Flowers are living things, and are therefore influenced by the energies of the person holding them. For this experiment, each person buys a flower to bring to the circle. He or she must mark it with a stick-on label on which a symbol or design is drawn, so the person can find the flower as his or her own. Sometimes a raffle ticket is attached to the flower and the counterfoil kept by the owner of the flower. By carrying the flower with them to the group, each member is imprinting the aura of the flower, which can be read for psychometry. The flowers are placed in a vase in the center of the circle. As with normal psychometry, the other people are not to know to whom each flower belongs.
When the flowers are read, the psychometrist will at first work as if reading an ordinary object: by describing the character and life of the owner. But the flower is also used as a symbol to represent the spirit of the person who brought it
Mystics believe that nothing in the universe is coincidental. When we cast an oracle, the random cards or other divination objects are determined by the conditions of the time in which they are drawn and show the situation and potential future of the person who asked the question. In the same way, the flower that was chosen is also an oracle.
After the flower has been used for psychometry, the reader can interpret it as a symbol for the personality and life of the owner. The stem represents the life path, with the base as the person’s birth, moving up through childhood to the top of the stem, which represents the present day.
When you read a flower it is important to see the details. For example, if the flower stem is damaged at the start or has many nodules or unformed branches, then this may show a difficult start in life. A completely smooth stem may show an easy pathway through life. Watch out for bumps, breaks, and markings. All of these may show difficulties the flower’s owner may have had
Reading the Plant
Branches and leaves can show pathways and opportunities that have come to the person. A broken branch may represent a failed marriage or job. A bud that is damaged may represent a failed opportunity, whereas new buds may show promise for the future. The position the branch touches the stem indicates the timing of the events shown.
The way the leaves hang will show the character of the person. Leaves that hug the stem may show someone who needs security or a close-knit family. Blemishes and marks on the leaves may show problems or illnesses that a person has experienced. Look also at the overall form of the plant. Is it limp and exhausted or bright and expansive? All this says something about the owner.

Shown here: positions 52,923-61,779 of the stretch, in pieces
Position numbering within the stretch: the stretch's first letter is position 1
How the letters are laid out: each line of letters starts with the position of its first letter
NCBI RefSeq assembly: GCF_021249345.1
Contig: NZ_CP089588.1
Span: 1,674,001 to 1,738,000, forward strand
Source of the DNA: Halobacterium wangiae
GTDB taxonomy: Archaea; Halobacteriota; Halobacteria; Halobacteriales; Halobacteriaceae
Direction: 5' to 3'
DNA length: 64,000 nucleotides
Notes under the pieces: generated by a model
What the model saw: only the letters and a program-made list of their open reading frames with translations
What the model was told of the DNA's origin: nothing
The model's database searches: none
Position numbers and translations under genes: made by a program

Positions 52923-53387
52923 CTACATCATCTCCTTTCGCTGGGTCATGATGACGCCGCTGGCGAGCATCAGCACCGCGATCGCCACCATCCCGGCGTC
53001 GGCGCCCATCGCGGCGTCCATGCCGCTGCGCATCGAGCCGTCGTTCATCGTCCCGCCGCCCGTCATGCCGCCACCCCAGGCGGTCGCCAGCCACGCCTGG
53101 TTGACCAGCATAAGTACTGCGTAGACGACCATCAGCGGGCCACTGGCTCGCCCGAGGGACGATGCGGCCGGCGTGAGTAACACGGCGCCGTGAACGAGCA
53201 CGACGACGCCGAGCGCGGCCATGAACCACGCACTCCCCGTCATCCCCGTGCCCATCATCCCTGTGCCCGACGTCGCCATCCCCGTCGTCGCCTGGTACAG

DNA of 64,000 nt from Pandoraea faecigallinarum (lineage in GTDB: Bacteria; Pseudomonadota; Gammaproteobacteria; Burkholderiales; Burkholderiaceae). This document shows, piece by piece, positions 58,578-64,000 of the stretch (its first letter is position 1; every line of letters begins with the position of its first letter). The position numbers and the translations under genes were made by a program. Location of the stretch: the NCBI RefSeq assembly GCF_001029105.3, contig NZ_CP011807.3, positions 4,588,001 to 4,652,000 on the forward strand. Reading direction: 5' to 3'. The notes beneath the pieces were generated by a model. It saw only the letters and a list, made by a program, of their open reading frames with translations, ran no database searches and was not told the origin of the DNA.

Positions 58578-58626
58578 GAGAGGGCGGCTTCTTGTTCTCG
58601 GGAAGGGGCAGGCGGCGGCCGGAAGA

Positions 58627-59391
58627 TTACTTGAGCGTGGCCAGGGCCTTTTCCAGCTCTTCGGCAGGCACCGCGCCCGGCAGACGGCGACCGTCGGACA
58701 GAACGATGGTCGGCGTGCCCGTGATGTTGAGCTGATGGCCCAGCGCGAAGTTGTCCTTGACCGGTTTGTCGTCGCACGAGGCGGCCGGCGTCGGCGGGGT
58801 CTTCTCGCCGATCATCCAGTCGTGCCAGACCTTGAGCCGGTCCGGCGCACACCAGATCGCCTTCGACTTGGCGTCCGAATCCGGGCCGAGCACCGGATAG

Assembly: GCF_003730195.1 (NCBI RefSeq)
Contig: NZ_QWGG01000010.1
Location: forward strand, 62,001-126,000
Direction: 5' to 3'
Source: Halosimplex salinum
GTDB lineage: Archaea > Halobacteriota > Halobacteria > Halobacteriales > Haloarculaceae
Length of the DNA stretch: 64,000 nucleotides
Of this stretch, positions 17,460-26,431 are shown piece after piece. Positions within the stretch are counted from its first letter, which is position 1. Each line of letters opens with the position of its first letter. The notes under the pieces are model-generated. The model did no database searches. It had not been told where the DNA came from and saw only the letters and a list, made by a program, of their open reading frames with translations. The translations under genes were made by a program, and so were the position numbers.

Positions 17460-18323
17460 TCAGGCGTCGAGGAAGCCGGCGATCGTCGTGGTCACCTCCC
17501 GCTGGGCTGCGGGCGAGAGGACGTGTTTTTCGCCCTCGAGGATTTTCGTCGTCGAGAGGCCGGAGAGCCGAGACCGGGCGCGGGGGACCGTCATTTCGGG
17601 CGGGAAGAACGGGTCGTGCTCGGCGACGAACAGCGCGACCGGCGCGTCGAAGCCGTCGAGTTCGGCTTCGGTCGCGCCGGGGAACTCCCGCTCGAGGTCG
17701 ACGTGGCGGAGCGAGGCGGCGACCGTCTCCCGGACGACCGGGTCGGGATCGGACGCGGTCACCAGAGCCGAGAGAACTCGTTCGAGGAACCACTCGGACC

The flower itself represents the person’s spiritual, emotional, and intellectual aspirations. A closed flower may show an introverted person, whereas a splay of petals may show an extrovert. If many blooms surround a single flower it may show that many friends surround this person. A single flower on a leafless stem may show loneliness, or a flower with a tall stem overreaching the rest may show ambition.
The flower’s colors refer to the person’s emotional disposition. The size of the bloom will give you a sense of the strength of the person’s character. The center of the bloom expresses the person’s innermost nature. Examine this area for flaws and interesting structures. A well-ordered center might show an orderly person, fine petals may show a sensitive person, and damaged stamens may mean sexual problems.
Describe your gut feelings when making your interpretation, for there are no hard and fast rules except one: Use your intuition and the correct information will come to you. The interpretation of a flower is an intuitive art. Look always beyond the structure and ask what your intuition is telling you. If you can do this you will glean remarkable information from a simple flower and give a fascinating reading.
The Envelope Game
Keeping a group of people active is important to keep everyone’s interest, and the envelope game is an excellent psychic reading experiment to introduce when the circle’s energy needs a bit of a lift. My circle always enjoys this “game” because everyone is involved right from the start. There is no waiting around for someone to finish before you get your turn.
Before the meeting starts, each member of the circle is given a large and a pen. They each write their name on the inside of the flap and fold it into the envelope. The envelopes are then placed on the members’ laps during the meditation at the start of the session so they will absorb the vibrations of the person holding it. The members may sit on their envelopes if it is more comfortable.
After the meditation, the envelopes are given to the group leader, who shuffles them and hands one to each person. The group is asked to see what impressions they “feel” about the person who has held it earlier. They write their own name and a couple of on the top of the envelope. This is folded back so that the next person cannot see. The envelope is passed to the person on the left to do the same, again and so on until the envelopes have gone full circle.
The group leader now gathers the envelopes and gives them back to the original person who held them during meditation. Reading them is fascinating, as each envelope not only has impressions about that person from everyone in the group but also has a reading by that person about the way he or she feels about him or herself.